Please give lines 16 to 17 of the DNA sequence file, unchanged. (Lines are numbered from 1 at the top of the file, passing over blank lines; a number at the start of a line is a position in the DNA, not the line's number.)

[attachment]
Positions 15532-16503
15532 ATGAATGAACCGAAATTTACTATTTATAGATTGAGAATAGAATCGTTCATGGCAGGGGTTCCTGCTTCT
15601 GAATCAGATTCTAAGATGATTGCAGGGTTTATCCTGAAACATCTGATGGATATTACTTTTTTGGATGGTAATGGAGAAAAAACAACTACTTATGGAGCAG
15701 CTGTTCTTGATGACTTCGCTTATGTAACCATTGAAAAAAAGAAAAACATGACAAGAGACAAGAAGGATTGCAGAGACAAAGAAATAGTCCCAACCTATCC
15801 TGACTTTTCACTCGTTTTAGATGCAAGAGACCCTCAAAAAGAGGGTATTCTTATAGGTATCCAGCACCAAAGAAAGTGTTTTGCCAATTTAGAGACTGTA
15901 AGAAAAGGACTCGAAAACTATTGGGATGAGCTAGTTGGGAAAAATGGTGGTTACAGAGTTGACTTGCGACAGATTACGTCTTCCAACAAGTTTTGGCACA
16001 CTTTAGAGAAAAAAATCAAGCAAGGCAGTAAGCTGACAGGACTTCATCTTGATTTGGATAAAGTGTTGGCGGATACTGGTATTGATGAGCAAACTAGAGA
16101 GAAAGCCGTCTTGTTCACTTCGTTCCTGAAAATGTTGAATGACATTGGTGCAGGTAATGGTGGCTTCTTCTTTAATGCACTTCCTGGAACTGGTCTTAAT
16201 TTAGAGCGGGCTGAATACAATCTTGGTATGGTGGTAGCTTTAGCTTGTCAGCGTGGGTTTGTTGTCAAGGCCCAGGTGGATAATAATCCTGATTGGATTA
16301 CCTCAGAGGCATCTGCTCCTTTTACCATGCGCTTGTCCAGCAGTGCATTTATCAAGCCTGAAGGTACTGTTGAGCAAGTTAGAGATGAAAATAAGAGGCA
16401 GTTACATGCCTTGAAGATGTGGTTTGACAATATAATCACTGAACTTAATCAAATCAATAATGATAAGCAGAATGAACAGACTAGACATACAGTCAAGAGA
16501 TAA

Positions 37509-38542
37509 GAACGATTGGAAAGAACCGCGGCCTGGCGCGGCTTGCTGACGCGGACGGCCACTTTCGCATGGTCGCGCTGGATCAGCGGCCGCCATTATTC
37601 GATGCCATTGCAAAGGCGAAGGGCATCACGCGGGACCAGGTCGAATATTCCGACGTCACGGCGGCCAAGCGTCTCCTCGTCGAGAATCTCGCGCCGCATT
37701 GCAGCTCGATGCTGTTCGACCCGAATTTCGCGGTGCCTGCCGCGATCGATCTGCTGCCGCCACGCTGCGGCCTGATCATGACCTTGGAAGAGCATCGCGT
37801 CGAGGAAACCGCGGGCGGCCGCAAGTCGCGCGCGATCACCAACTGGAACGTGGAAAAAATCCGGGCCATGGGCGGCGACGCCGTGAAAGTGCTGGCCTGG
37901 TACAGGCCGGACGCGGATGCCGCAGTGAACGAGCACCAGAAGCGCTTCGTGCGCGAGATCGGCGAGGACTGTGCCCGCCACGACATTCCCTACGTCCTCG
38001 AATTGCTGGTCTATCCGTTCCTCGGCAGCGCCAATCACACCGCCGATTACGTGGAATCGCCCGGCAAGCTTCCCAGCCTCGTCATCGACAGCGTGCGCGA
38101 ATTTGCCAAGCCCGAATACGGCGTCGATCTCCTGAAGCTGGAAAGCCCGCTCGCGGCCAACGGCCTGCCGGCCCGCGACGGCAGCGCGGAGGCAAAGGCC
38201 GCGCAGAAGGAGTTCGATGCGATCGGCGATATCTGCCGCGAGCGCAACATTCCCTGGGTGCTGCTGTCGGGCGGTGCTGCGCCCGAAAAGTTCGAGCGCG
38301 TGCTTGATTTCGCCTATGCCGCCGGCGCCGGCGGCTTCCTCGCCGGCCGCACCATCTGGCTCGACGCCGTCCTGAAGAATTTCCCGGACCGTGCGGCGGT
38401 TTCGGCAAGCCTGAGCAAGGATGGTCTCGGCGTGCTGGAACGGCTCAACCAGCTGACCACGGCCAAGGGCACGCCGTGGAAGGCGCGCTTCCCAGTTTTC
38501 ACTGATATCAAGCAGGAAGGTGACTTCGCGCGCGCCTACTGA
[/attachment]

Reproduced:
37701 GCAGCTCGATGCTGTTCGACCCGAATTTCGCGGTGCCTGCCGCGATCGATCTGCTGCCGCCACGCTGCGGCCTGATCATGACCTTGGAAGAGCATCGCGT
37801 CGAGGAAACCGCGGGCGGCCGCAAGTCGCGCGCGATCACCAACTGGAACGTGGAAAAAATCCGGGCCATGGGCGGCGACGCCGTGAAAGTGCTGGCCTGG